Illinois farmers harvest corn crops. Photo: Seth Perlman / AP

The Environmental Protection Agency on Thursday largely maintained quotas for a federal ethanol mandate, resisting efforts by oil companies to make bigger changes.

Why it matters, per Axios' Amy Harder: These final quotas show the ethanol lobby and a group of corn-state lawmakers led by Sen. Chuck Grassley remain as powerful as ever even under the unconventional administration of President Trump. EPA did cut the quotas compared to statutory levels, but it discarded more aggressive changes. That mixed bag ultimately led to a range of muted reactions from ethanol backers, including a cautious statement of approval from Grassley, and criticism from oil and refinery interests.

Gritty details: The mandate's overall quota was revised slightly upward, from a proposed 19.24 billion gallons to a final 19.29 billion gallons. The difference comes largely from a slightly increased quota for cellulosic biofuels made from non-corn material compared to the proposal.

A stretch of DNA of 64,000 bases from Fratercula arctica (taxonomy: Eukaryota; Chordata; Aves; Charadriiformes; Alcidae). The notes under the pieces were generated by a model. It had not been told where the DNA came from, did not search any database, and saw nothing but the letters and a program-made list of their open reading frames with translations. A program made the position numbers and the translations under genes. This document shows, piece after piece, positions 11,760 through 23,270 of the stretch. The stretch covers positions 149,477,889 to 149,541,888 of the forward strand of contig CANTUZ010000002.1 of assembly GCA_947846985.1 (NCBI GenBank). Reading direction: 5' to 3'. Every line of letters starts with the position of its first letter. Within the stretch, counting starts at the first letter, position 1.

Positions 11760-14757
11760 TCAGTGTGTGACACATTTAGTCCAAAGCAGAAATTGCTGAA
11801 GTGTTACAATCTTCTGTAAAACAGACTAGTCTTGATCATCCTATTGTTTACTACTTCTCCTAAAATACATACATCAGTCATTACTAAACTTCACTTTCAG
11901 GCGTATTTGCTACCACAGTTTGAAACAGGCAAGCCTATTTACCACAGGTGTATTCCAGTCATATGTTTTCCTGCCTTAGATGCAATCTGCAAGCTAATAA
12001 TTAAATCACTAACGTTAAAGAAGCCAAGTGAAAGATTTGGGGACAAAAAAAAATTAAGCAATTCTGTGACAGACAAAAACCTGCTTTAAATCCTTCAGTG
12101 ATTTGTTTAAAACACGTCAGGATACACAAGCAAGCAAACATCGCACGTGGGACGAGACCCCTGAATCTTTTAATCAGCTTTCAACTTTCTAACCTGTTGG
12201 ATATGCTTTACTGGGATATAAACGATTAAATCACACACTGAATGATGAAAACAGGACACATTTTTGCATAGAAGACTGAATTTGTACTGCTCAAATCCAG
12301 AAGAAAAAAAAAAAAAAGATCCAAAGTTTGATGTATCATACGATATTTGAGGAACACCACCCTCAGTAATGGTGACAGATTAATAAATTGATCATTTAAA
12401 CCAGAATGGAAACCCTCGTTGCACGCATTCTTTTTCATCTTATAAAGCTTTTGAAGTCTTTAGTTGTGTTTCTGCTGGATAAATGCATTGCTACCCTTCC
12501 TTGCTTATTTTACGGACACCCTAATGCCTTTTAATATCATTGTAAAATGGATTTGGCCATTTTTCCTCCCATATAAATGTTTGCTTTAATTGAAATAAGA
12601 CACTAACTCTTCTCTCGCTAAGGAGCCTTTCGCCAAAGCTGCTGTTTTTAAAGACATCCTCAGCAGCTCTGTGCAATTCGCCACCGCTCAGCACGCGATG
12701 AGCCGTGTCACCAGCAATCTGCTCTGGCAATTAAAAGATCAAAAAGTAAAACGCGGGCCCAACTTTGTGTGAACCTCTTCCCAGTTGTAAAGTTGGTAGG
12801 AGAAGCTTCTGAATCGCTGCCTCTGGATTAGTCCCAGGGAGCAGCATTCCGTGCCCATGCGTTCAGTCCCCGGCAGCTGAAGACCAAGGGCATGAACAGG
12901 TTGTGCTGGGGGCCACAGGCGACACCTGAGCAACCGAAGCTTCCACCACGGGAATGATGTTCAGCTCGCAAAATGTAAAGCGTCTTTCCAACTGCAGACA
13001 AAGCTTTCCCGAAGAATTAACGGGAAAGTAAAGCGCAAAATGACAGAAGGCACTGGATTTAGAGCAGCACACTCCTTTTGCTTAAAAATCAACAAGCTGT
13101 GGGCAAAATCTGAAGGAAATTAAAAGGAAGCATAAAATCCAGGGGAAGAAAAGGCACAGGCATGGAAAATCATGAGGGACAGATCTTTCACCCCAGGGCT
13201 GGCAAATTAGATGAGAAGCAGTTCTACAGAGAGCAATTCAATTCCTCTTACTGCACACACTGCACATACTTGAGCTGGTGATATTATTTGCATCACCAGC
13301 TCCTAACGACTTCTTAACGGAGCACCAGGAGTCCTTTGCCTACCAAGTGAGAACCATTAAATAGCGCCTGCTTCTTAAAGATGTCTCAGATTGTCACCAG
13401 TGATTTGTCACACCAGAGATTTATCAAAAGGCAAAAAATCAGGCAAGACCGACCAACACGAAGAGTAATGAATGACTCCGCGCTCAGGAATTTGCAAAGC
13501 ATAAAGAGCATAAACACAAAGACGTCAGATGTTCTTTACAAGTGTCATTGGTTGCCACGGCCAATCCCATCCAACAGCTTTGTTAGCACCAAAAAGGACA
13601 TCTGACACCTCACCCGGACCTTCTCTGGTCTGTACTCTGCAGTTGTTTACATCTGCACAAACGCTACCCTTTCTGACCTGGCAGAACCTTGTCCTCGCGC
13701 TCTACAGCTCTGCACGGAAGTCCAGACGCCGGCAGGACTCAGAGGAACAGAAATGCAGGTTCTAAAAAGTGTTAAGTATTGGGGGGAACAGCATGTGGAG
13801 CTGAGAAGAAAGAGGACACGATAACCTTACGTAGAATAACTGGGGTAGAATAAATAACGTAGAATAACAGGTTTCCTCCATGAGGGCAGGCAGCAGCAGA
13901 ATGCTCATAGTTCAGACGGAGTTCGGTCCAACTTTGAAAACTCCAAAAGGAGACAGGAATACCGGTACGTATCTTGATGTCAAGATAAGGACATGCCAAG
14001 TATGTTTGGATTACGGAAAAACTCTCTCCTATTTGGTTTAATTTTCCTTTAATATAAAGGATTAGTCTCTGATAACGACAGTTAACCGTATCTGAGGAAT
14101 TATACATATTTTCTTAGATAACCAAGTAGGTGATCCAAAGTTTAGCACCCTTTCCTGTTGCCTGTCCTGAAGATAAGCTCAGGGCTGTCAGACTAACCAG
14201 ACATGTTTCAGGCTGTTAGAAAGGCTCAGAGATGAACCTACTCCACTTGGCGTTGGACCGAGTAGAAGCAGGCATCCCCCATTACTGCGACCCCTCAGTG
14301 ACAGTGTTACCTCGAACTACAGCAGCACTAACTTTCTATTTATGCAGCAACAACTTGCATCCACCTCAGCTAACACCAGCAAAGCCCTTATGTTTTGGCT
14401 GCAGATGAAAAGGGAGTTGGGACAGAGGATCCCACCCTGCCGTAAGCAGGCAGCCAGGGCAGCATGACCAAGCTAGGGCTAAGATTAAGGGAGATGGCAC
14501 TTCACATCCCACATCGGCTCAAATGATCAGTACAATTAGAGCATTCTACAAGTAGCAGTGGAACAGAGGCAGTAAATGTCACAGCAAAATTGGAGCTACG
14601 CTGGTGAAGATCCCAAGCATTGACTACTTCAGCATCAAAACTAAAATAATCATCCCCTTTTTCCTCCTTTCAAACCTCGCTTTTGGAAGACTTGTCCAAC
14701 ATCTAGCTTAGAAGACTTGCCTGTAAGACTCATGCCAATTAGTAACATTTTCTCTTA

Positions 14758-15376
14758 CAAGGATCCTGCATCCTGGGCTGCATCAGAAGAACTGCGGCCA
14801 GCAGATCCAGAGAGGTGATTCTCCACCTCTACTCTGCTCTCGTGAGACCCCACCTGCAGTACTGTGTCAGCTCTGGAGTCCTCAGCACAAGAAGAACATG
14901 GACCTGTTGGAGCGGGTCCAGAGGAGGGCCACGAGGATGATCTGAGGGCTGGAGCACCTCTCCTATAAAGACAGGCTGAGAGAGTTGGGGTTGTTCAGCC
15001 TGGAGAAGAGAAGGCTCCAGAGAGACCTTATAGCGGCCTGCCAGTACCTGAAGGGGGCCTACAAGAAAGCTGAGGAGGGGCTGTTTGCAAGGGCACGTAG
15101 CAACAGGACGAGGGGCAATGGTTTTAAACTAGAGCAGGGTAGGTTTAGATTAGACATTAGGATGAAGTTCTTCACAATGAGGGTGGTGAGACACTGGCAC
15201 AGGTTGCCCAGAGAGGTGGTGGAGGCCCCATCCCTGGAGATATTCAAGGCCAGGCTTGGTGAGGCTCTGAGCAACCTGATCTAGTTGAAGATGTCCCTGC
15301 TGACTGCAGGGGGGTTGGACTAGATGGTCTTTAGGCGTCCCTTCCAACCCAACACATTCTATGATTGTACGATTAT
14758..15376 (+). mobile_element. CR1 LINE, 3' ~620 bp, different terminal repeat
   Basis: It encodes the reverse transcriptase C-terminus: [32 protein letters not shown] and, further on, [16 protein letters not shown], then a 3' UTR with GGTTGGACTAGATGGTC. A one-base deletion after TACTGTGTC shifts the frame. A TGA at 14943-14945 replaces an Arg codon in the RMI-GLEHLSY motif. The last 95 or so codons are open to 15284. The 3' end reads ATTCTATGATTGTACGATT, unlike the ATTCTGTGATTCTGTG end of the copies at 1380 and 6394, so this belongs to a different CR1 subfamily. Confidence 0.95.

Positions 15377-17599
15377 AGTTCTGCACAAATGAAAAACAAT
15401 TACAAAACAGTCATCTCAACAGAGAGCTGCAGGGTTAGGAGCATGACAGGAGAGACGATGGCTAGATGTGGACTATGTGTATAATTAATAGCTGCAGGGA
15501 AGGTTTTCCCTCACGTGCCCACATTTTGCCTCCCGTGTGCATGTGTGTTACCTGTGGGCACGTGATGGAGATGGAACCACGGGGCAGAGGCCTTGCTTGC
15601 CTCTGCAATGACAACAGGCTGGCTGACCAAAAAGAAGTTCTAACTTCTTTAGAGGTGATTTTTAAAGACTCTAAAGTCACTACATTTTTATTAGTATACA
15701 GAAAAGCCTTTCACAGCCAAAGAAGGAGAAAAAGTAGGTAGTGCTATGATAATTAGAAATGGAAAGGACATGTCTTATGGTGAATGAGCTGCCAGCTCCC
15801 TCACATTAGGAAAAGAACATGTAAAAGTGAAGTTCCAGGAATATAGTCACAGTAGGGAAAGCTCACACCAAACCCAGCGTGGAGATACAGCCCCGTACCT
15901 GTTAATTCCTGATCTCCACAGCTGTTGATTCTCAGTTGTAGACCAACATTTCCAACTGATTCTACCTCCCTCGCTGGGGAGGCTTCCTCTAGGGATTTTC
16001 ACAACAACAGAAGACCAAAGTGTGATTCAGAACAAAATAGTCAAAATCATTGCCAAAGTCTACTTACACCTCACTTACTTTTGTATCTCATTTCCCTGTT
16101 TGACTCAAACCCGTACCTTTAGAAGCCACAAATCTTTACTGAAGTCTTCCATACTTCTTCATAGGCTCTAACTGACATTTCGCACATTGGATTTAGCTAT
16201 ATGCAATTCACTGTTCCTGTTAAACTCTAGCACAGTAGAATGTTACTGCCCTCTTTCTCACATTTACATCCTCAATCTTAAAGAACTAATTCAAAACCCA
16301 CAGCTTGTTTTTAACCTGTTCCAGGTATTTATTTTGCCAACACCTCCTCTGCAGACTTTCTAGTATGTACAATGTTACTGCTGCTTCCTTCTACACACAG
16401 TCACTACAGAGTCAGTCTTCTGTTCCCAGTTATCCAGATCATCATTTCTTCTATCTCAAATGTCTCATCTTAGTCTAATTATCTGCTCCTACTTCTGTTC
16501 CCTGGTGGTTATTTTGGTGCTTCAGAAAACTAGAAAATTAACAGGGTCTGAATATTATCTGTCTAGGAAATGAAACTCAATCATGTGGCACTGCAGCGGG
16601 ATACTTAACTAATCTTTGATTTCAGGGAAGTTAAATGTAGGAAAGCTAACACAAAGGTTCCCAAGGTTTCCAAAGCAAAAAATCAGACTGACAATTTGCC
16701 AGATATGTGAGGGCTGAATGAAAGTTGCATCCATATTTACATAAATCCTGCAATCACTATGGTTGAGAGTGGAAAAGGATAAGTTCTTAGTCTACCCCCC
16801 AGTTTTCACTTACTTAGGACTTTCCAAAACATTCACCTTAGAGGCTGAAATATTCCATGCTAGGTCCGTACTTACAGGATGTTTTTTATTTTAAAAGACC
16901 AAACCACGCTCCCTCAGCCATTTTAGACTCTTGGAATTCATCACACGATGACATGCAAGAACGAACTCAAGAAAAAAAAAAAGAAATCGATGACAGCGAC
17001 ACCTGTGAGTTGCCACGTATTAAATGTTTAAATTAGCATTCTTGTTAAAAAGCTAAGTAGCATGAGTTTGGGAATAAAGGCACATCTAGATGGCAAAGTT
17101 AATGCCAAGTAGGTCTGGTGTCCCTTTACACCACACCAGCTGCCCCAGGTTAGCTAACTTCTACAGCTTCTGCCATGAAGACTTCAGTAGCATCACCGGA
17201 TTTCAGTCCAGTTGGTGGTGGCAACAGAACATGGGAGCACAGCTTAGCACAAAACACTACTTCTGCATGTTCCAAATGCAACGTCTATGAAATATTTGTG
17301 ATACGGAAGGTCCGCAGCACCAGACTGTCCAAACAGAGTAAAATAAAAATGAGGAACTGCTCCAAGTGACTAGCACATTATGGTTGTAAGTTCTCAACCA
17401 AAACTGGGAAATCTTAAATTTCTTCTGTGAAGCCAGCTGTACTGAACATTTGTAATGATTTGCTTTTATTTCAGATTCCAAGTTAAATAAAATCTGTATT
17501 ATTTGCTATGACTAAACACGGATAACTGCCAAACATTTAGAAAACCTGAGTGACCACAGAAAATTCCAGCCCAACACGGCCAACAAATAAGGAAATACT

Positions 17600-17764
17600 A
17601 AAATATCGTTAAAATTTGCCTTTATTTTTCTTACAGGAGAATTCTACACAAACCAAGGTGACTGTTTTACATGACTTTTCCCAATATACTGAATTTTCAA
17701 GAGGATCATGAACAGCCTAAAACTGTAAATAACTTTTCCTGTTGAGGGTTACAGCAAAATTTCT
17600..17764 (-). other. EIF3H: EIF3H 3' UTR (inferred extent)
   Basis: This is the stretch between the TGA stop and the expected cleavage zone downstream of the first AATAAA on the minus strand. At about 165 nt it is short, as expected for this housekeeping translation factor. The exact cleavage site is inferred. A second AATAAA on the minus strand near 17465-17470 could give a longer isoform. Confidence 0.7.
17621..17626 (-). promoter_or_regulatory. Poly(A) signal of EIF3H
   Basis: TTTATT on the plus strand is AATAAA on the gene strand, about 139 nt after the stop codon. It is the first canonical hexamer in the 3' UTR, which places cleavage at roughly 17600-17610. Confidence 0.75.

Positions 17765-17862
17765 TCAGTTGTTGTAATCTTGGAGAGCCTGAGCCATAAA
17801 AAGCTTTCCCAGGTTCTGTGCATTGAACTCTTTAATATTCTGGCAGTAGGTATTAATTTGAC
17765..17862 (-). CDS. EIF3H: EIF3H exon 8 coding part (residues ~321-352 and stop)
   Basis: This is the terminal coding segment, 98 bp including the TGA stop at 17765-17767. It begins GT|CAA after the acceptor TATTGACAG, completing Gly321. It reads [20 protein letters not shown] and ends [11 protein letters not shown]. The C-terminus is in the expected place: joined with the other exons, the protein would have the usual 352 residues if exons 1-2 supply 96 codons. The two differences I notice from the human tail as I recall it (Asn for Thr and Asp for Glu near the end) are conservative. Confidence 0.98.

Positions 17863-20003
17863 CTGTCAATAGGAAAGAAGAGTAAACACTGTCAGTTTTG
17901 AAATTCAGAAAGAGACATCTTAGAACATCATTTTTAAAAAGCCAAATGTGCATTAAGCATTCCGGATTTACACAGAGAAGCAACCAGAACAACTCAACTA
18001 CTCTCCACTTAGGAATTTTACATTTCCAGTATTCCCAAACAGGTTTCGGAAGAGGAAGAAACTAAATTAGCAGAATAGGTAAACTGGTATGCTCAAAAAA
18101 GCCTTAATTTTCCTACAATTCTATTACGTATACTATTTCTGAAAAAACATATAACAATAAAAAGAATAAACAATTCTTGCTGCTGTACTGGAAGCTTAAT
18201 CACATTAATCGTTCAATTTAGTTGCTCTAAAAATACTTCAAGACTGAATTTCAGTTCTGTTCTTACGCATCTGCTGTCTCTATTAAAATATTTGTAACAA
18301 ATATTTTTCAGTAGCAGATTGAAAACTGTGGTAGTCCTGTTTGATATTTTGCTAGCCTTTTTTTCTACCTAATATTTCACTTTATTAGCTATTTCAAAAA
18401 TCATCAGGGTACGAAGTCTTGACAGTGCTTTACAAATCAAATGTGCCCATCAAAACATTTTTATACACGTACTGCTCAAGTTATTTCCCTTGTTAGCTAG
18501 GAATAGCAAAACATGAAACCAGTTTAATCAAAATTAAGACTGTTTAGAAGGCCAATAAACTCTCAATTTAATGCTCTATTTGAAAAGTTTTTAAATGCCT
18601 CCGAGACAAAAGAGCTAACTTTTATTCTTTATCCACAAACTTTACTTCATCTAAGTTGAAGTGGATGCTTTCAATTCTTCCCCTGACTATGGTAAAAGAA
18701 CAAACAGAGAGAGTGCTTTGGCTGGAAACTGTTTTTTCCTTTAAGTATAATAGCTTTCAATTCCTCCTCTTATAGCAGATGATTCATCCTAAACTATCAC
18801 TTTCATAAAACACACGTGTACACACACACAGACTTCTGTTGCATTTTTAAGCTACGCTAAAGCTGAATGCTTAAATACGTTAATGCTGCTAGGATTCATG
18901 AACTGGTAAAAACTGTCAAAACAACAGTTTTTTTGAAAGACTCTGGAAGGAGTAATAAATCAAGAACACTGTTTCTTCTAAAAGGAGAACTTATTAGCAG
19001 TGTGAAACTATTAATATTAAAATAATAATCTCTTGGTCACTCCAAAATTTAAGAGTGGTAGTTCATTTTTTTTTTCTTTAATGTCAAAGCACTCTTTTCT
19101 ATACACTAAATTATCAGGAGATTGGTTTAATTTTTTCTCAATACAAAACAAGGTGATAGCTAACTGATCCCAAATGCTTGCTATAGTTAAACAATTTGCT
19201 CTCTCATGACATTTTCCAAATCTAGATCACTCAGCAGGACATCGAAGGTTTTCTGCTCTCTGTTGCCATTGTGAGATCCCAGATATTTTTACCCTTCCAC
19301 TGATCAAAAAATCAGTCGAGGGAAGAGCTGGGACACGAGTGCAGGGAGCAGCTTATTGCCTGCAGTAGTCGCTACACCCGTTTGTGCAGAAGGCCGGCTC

Go deeper: Understanding America's ethanol policy; The ethanol empire strikes back

Go deeper

Updated 50 mins ago - Politics & Policy

Coronavirus dashboard

Illustration: Sarah Grillo/Axios

  1. Global: Total confirmed cases as of 9 a.m. ET: 31,092,895 — Total deaths: 961,301— Total recoveries: 21,274,210Map.
  2. U.S.: Total confirmed cases as of 9 a.m. ET: 6,812,470 — Total deaths: 199,517 — Total recoveries: 2,590,671 — Total tests: 95,108,559Map.
  3. Health: CDC updates guidances to say coronavirus can be spread through the air Nursing homes are evicting unwanted patients.
  4. Politics: Testing czar on Trump's CDC contradictions: "Everybody is right."
  5. Education: College students give failing grade on return to campus.
  6. Business: Unemployment concerns are growing.
  7. World: "The Wake-Up Call" warns the West about the consequences of mishandling a pandemic.
Ben Geman, author of Generate
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The climate stakes of the Supreme Court fight

Illustration: Aïda Amer/Axios

Ruth Bader Ginsburg's death and the battle over her vacant Supreme Court seat have real implications for energy and climate policy.

Why it matters: If President Trump replaces her, the court will likely become more skeptical of regulations that claim expansive federal power to regulate carbon under existing law, and perhaps new climate statutes as well.

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Illustration: Aïda Amer/Axios

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